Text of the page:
segunda-feira, 2 de novembro de 2015

Review – How to manage your slaves

How to Manage Your Slaves

Title: How to Manage Your Slaves
Authors: Marcus Sidonius Falx with Jerry Toner (Foreword by Mary Beard)
Publishing Date: 2015
Edition: Paperback edition
Publisher: Profile Books
Number of pages: 216
ISBN: 978-1-78125-252-9
My rating*****
Synopsis: At last, a clear manual for managing slaves the Roman way. In How to Manage Your Slaves, Roman noble and slave owner Marcus Sifonius Falx (with the help of Cambridge University classicist Jerry Toner) offers practical answers to every question you could have: where and how to buy slaves; how to tell the good ones from the bad; when to let your slaves have sex with each other and whether to engage in sex with them yourself; and when, perhaps, to set them free. Armed with this guide you will be master in your own home: your household will be a comfort to your family, its running the envy of your neighbours.
Slavery was a core institution in the Roman world for all its long existence. This Roman’s-eye view lets us understand just why slaves meant so much to the Romans.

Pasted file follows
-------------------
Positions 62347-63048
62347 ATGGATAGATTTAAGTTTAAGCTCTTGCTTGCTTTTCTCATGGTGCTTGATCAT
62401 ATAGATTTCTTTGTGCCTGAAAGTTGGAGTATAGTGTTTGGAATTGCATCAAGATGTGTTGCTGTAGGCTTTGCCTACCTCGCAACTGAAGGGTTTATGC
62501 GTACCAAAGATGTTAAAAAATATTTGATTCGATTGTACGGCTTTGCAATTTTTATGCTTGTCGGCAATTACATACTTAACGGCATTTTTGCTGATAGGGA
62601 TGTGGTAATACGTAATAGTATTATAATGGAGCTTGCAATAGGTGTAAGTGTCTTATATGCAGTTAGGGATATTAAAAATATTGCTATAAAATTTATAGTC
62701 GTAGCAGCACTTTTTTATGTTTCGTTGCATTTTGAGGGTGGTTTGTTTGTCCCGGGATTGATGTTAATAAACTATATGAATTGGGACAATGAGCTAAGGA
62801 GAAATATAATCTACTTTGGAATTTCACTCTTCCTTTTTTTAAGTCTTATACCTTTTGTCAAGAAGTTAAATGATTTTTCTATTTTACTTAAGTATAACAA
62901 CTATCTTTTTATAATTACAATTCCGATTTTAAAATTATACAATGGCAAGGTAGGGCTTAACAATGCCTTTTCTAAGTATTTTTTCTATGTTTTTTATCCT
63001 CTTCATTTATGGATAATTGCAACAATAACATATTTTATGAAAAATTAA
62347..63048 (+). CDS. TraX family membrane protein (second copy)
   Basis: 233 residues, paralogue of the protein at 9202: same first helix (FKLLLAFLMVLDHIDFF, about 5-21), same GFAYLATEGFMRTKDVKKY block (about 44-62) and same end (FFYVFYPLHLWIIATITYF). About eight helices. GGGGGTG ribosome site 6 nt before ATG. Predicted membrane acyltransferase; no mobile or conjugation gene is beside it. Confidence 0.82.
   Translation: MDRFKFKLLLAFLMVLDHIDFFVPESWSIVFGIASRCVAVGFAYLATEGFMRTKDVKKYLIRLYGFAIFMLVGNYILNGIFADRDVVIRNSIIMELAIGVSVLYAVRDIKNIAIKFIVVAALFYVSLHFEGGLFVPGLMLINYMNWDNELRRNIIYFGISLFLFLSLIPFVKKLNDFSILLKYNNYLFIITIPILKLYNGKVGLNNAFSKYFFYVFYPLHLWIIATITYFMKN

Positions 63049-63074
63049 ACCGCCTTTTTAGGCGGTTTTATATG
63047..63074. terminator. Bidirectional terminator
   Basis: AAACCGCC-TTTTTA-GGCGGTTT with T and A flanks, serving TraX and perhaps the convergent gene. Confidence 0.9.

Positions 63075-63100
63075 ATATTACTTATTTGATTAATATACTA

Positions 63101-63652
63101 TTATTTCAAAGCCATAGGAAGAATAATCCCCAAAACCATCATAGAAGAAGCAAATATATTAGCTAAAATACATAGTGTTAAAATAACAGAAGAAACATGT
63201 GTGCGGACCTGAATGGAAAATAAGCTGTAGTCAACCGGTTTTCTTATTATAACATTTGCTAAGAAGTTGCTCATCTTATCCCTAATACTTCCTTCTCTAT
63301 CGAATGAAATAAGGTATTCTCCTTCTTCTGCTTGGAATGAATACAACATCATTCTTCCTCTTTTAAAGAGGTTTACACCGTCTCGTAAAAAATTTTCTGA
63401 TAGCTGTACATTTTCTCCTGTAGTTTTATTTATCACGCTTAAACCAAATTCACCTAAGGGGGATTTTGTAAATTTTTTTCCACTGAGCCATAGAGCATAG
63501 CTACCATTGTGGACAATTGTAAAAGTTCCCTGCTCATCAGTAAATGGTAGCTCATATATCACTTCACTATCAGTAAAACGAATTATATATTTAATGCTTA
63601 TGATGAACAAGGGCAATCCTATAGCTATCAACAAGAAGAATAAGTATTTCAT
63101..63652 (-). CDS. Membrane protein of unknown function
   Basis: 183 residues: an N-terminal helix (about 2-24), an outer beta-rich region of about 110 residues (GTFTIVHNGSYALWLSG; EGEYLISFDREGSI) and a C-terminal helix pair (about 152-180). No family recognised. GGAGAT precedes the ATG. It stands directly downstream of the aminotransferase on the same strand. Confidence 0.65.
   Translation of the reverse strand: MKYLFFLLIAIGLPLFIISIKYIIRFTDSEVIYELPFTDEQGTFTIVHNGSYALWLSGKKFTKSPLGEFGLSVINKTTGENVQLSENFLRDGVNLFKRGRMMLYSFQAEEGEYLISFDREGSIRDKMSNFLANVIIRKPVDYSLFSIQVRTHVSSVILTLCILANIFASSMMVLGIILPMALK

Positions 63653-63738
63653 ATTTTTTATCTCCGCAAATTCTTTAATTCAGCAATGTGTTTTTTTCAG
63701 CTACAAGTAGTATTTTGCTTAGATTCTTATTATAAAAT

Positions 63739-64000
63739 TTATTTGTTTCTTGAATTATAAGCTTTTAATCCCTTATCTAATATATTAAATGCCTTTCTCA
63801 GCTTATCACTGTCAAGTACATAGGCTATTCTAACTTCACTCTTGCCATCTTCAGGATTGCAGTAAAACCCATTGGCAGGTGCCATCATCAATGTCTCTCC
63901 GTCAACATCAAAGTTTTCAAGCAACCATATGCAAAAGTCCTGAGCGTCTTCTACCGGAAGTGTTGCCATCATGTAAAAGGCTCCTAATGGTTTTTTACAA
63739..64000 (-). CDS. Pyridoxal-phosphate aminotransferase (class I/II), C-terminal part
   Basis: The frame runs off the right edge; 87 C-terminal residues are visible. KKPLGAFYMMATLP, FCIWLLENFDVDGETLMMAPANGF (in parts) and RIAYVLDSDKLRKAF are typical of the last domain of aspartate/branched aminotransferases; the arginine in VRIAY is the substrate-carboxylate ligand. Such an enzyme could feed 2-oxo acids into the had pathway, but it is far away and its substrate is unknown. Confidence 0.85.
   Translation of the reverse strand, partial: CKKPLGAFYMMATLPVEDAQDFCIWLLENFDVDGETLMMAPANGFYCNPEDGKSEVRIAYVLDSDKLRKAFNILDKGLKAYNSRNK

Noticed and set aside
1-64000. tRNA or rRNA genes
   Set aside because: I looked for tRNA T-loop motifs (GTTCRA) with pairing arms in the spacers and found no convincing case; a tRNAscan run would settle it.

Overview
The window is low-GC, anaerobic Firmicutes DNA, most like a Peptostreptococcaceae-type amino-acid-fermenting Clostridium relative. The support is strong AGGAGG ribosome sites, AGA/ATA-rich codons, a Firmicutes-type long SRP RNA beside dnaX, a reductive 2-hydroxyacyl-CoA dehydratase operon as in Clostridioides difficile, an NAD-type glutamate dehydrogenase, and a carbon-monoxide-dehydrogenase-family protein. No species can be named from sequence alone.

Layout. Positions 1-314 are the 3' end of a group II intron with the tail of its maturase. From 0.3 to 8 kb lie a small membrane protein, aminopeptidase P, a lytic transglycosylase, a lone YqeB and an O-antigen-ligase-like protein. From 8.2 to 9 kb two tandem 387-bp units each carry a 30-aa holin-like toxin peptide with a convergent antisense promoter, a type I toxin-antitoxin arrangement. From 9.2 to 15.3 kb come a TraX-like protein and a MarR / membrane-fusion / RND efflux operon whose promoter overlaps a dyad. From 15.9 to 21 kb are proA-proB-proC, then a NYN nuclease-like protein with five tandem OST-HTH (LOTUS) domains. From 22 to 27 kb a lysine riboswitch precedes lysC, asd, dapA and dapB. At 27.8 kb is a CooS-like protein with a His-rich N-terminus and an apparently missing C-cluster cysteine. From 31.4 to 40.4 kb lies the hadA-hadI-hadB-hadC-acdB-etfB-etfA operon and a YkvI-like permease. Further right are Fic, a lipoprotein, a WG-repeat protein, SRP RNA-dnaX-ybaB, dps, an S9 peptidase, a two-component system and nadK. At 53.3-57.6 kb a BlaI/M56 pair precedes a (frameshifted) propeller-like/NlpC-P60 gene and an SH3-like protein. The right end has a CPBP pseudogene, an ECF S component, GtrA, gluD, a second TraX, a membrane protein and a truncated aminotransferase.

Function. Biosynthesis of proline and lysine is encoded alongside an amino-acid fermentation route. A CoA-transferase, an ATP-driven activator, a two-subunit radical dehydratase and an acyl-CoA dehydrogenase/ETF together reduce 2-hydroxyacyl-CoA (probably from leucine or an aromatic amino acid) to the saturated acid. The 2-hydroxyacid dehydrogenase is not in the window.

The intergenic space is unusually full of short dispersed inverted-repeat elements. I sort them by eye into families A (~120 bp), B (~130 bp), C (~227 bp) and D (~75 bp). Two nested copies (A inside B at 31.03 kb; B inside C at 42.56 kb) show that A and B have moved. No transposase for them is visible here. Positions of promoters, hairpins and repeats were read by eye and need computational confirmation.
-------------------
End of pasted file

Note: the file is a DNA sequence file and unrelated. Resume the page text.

Loved it
I was looking around Waterstones and this book caught my eye. I must admit I’m not a big fan of historical fiction (I know, I know, an ancient history student who doesn’t like historical fiction…) but I couldn’t resist in reading this one! I love the way it’s so funny! It does a very good job in putting the reader in the shoes of an upper class citizen of Rome and gives you an insight into what life would be like when it comes to owning slaves. It has a bit of a commentary in the end of every chapter which is quite cleverly done: it is not annoying like footnotes and you only really need to read it if you want to know the context of parts of the chapter, further reading and for any additional information that didn’t really fit the chapter such as the servile wars, and the continuous references, the character makes, to the ‘troublesome slave called Spartacus’ (also a good movie to watch… the 1960 version I mean).

I’ll try not to spoil it too much but I love things like the way you are introduced to the reasoning behind the book – for a roman-born citizen it would’ve been strange for a society to not have slaves. So when he met someone from such a society, he realises that he must educate him in how to get slaves, how to train them and the precautions to take when handling them.

Overall, I really found it entertaining and I would definitely recommend it to anyone, even if you aren’t a big ancient history fan, it is still a good read just to get an idea of what slavery was like back then!